Systematic reviews: I. The correlation between laboratory tests on marginal quality and bond strength. II. The correlation between marginal quality and clinical outcome

Ivoclar Vivadent, Schaan, Liechtenstein.
The journal of adhesive dentistry (Impact Factor: 1.31). 02/2007; 9 Suppl 1(Suppl 1):77-106.
Source: PubMed


An accepted principle in restorative dentistry states that restorations should be placed with the best marginal quality possible to avoid postoperative sensitivity, marginal discoloration, and secondary caries. Different laboratory methods claim to predict the clinical performance of restorative materials, for example, tests of bond strength and microleakage and gap analysis. The purpose of this review was twofold: (1) find studies that correlated the results of bond strength tests with either microleakage or gap analysis for the same materials, and (2) find studies that correlated the results of microleakage and/or gaps with the clinical parameters for the same materials. Furthermore, influencing factors on the results of the laboratory tests were reviewed and assessed.
For the first question, searches for studies were conducted in the MEDLINE database and IADR/AADR abtracts online with specific search and inclusion criteria. The outcome for each study was assessed on the basis of the statistical test applied in the study, and finally the number of studies with or without correlation was compiled. For the second question, results of the quantitative marginal analysis of Class V restorations published by the University of Zürich with the same test protocol and prospective clinical trials were searched that investigated the same materials for at least 2 years in Class V cavities. Pearson correlation coefficients were calculated for pooled data of materials and clinical outcome parameters such as retention loss, marginal discoloration, marginal integrity, and secondary caries. For the correlation of dye penetration and clinical outcome, studies on Class V restorations published by the same research institute were searched in MEDLINE that examined the same adhesive systems as the selected clinical trials.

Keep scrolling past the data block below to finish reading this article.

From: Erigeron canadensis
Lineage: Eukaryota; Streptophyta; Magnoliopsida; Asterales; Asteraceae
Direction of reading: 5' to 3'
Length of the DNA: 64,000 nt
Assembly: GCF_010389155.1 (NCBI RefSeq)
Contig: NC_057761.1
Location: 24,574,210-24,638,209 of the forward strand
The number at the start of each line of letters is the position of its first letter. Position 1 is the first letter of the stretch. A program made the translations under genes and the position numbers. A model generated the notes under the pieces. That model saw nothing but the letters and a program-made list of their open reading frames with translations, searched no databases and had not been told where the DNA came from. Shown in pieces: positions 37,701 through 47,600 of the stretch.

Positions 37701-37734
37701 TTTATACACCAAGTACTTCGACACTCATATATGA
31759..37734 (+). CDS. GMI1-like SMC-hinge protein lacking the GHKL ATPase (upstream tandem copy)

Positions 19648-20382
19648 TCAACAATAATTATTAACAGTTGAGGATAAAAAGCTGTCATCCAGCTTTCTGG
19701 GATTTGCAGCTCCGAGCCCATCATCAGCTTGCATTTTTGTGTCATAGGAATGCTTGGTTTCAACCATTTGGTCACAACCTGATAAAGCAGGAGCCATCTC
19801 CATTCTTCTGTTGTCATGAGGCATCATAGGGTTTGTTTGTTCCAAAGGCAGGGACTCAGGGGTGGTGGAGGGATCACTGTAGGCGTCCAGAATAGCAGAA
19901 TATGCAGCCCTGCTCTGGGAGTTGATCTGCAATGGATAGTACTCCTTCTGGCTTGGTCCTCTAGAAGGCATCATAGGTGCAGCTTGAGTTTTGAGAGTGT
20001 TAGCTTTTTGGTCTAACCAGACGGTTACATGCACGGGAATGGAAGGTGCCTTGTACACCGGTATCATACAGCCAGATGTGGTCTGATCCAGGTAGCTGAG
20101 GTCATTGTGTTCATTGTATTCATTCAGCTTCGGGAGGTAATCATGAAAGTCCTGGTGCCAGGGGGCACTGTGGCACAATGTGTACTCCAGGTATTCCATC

For the correlation bond strength/microleakage, 30 studies were included into the review, and for the correlation bond strength/gap analysis 18 studies. For both topics, about 80% of the studies revealed that there was no correlation between the two methods. For the correlation quantitative marginal analysis/clinical outcome, data were compared to the clinical outcome of 11 selected clinical studies. In only 2 out of the 11 studies (18%) did the clinical outcome match the prognosis based on the laboratory tests; the remaining studies did not show any correlation. When pooling data on 20 adhesive systems, no correlation was found between the percentage of continuous margin of restorations placed in extracted premolars and the percentage of teeth that showed no retention loss in clinical studies, no discoloured margins, acceptable margins, or absence of secondary caries. With regard to the correlation of dye penetration and clinical studies, no sufficient number of studies was found that matched the inclusion criteria. However, literature data suggest that there is no correlation between microleakage data as measured in the laboratory and clinical parameters.